Editor’s Note: This article previously appeared in a different format as part of The Atlantic’s Notes section, retired in 2021.
A company in Portland, Oregon, remains competitive with a 32-hour workweek:
Many readers discussed the video when it first aired in June. One wrote, “No one ever lamented on their deathbed that they didn’t work more.” Another replied:
No, but I may have regrets on my deathbed if I don’t earn enough to provide my family with a good home, enough to eat, and educational opportunities. So off to work I go.
I understand where you’re coming from, but the idea of “enough” has become distorted. “Enough” means food and shelter, having enough to live a decent life. In the U.S. and unfortunately in many other countries, people think that “enough” means a car for everyone, a huge house full of crap, flat screen TVs in each room of the huge house, the latest [enter name of more useless crap here]. There’s a whole industry in making people believe they never have enough anyway.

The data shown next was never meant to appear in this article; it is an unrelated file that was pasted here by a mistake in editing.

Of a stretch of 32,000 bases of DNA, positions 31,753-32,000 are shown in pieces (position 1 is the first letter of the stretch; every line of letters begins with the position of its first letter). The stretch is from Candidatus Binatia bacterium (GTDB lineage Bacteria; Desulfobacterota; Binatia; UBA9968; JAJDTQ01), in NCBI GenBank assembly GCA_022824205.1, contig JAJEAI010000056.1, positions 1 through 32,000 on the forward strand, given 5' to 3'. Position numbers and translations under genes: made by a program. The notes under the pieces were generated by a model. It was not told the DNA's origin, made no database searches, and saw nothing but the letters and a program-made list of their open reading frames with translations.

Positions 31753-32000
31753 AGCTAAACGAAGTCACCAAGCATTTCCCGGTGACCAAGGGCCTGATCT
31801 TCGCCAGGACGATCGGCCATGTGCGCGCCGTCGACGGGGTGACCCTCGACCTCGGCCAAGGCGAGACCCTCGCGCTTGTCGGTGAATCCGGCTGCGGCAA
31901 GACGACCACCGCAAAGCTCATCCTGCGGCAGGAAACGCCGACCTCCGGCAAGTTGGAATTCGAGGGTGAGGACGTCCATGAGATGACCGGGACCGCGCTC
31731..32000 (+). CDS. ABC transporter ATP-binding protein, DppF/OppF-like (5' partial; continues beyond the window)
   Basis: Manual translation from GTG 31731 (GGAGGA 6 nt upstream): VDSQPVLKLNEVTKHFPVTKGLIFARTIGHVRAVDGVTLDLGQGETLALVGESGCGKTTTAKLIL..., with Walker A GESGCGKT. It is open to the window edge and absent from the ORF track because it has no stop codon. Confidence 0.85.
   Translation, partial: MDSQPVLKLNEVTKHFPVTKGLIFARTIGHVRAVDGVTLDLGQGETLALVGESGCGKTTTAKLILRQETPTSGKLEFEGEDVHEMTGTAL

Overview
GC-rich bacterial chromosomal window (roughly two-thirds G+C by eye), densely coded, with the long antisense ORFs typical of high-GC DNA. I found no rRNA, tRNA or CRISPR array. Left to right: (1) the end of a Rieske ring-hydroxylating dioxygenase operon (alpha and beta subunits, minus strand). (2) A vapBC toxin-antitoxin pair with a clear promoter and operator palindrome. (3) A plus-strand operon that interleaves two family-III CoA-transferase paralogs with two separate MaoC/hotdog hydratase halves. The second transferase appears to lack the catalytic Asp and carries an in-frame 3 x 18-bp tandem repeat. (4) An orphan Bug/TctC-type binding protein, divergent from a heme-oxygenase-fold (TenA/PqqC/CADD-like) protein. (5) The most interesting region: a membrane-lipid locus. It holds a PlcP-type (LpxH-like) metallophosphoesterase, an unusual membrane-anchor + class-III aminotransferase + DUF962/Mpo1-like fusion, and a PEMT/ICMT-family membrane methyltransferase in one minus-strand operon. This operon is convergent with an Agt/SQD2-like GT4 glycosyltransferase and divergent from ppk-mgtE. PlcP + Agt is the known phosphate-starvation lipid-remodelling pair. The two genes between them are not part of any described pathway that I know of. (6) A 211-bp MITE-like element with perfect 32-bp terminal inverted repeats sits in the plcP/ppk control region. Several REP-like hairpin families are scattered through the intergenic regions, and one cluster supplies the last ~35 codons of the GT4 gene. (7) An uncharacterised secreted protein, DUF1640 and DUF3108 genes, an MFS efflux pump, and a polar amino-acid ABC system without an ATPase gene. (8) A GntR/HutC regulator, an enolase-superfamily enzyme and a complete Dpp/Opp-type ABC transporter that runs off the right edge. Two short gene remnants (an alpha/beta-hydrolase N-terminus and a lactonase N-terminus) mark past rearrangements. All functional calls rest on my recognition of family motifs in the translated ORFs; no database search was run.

One more reader:
Some people enjoy working a lot. I am self-employed and enjoy working long hours—and playing quite a few hours too. When I have spent time in France, I was very annoyed by their laid-back attitude. Were a lot of them doing anything productive with their free time? Absolutely not. I found a lot of the men just plain lazy.
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